CKE Restaurants CEO: Nat'l minimum wage would be ineffective

Reaction to debate over hiking minimum wage


This is a rush transcript from "Your World," November 7, 2014. This copy may not be in its final form and may be updated.

NEIL CAVUTO, HOST: In the meantime, fancy Nancy finding some good news from Tuesday, in four states, no less, because that is how many approved measures to hike the minimum wage. And now Nancy Pelosi is urging Democrats to take this wage rage national.

To CKE Restaurant CEO Andy Puzder, who is getting a case, I guess, of left-wing indigestion.

Andy, what do you make of this?


CAVUTO: Those four stakes did in fact approve a hike, especially if someone else is going to pay for it you. But you argue everyone pays for it. Explain.

ANDREW PUZDER, PRESIDENT & CEO, CKE RESTAURANTS: Well, I think, first of all, Nancy Pelosi should stay focused on the minimum wage and ignore the economy, ignore ObamaCare, ignore energy, ignoring advising the tax code.

Just focus her party in the House on the minimum wage. Look, the minimum wage went up in four states. The president asked for a 40 percent increase from $7.25 to $10.10. No state, no state increased the minimum wage 40 percent or to $10.10. Two states increased to $8.50, one to $9, and Alaska went to $9.75. Nebraska and South Dakota were two of the states that made an increase.

Their unemployment rates are 3.4 percent and 3.6 percent. The states are the right place. That is the right place. If you have a state with a very consistent demographic base, that is a good level at which to look at these minimum wage increase issues. A national minimum wage would be ineffective. Different states need to treat this differently. So, if that is what she wants to focus on, I think that's a great idea for her and the party. I would encourage them to do that.

CAVUTO: But I think what she is saying or what she is trying to pounce on is this idea that however angry voters were at Democrats, there is a bit of a populist streak in them on this issue.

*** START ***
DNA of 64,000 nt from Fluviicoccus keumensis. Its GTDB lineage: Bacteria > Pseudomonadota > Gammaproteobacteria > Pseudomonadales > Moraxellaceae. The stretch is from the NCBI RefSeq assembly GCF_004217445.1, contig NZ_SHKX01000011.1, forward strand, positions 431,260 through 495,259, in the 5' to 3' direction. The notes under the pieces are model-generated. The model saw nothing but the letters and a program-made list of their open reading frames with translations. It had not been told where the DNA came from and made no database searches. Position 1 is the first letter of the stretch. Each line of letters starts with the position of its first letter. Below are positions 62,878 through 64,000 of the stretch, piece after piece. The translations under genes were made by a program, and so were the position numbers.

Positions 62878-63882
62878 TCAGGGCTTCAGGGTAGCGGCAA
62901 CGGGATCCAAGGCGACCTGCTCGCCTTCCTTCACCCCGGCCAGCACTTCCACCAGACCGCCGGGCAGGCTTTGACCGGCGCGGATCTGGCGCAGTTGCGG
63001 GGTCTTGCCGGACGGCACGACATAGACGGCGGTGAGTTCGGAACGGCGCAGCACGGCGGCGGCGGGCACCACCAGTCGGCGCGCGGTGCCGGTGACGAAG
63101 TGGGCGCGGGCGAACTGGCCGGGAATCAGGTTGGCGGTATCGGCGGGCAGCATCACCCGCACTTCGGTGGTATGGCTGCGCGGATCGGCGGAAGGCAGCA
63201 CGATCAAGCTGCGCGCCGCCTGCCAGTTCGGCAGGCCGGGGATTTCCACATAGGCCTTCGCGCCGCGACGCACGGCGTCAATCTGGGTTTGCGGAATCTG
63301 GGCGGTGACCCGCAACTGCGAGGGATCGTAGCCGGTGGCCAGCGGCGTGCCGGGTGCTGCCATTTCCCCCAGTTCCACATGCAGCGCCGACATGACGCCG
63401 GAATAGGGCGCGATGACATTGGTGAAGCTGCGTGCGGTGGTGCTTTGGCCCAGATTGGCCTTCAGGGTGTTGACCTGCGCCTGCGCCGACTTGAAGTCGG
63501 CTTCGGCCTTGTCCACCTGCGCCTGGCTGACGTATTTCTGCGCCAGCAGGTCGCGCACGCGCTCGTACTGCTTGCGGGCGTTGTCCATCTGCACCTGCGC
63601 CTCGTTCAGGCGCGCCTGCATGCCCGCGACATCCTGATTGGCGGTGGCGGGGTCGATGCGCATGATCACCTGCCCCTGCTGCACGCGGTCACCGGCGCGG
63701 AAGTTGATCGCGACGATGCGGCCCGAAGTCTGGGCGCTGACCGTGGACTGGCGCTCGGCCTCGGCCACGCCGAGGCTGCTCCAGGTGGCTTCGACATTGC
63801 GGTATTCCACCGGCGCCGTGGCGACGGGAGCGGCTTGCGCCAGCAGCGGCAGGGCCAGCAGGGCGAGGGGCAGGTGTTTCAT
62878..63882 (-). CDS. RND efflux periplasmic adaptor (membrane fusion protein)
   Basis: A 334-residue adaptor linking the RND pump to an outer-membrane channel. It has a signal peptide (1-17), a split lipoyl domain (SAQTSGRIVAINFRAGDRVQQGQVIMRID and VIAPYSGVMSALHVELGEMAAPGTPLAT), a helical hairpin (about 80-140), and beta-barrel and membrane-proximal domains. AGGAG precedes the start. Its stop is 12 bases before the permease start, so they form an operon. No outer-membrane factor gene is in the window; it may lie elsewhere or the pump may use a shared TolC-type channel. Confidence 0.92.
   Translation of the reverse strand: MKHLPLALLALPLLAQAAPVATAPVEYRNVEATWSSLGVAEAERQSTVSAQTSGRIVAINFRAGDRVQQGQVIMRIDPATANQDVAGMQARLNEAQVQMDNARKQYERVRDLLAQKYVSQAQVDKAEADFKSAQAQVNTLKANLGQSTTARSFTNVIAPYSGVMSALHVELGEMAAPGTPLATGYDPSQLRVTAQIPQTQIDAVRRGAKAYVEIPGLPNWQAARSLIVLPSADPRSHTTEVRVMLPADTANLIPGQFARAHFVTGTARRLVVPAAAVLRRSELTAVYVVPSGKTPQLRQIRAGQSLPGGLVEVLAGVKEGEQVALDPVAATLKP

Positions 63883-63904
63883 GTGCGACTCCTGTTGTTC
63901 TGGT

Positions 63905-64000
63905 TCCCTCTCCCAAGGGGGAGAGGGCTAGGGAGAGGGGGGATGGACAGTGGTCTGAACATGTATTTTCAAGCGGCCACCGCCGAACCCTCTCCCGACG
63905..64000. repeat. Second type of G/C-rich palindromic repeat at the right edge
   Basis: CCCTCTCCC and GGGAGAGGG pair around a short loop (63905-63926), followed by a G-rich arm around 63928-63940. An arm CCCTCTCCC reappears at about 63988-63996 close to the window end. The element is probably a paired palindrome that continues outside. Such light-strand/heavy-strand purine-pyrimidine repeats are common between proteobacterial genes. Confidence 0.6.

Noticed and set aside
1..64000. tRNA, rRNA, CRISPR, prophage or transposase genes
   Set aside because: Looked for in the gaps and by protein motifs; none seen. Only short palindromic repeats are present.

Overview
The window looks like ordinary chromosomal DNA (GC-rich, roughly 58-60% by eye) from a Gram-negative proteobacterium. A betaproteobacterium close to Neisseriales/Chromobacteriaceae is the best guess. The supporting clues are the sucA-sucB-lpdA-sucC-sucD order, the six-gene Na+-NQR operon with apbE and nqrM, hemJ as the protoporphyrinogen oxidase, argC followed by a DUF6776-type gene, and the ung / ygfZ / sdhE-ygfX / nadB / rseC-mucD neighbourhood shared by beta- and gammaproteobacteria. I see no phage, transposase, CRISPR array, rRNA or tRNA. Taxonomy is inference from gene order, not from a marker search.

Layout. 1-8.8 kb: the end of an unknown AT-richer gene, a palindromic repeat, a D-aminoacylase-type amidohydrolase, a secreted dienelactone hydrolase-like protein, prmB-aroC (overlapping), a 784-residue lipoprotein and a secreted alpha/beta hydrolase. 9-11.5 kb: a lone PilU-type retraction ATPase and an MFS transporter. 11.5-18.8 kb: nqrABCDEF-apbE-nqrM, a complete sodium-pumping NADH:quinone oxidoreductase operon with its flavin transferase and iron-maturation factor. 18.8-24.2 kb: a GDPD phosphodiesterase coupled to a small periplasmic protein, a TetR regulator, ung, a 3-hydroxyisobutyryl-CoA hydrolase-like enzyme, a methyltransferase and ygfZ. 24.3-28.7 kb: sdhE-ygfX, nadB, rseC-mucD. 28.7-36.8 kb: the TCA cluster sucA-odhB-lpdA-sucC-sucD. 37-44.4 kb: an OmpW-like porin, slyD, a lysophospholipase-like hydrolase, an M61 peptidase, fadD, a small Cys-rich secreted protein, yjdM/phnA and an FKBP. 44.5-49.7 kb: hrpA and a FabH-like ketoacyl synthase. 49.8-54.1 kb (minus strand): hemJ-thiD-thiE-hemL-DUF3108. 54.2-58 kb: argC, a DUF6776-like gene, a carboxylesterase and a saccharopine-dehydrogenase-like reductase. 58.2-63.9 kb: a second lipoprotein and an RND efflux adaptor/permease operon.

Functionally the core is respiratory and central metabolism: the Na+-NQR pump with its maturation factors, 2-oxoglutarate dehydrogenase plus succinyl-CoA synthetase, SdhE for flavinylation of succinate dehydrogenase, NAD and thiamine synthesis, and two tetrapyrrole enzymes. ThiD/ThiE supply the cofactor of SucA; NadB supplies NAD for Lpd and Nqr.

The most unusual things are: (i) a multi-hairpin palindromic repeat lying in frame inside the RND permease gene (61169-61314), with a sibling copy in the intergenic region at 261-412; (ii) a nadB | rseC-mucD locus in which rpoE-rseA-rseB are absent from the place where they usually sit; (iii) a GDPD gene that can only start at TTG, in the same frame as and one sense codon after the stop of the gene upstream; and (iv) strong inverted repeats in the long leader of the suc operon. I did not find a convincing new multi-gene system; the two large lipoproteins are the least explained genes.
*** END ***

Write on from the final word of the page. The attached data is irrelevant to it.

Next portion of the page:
Now, I have had business leaders in here, Andrew, who said that they don't know if the president's planned move to take it to $10.10 over a few years is the trick, but many have said, if not that at level, some other level, do increase it, index it to inflation and stop the debate and the theater around this.

What do you think of that?

PUZDER: I absolutely agree with that. I actually had an article in The Journal that made the same point.

You can increase it, but increase it in an amount that businesses can absorb, either through absorbing it through their P&L or absorbing it through pricing. I would exclude -- if I were raising the minimum wage, I would exclude people under the age of 22 initially, so that we can keep creating jobs, those entry-level jobs.

And I would do it on a state-by-state -- even better, do it on a municipal base.

CAVUTO: Interesting.

PUZDER: Let cities do it.

CAVUTO: Very interesting. All right.

PUZDER: There's really no problem with increasing. It's the 40 percent that was -- everybody went nuts about. You just can't absorb that.

CAVUTO: Yes, not that quickly.


Andy Puzder, thank you, my friend. Appreciate it.

PUZDER: Thank you.

CAVUTO: All right.

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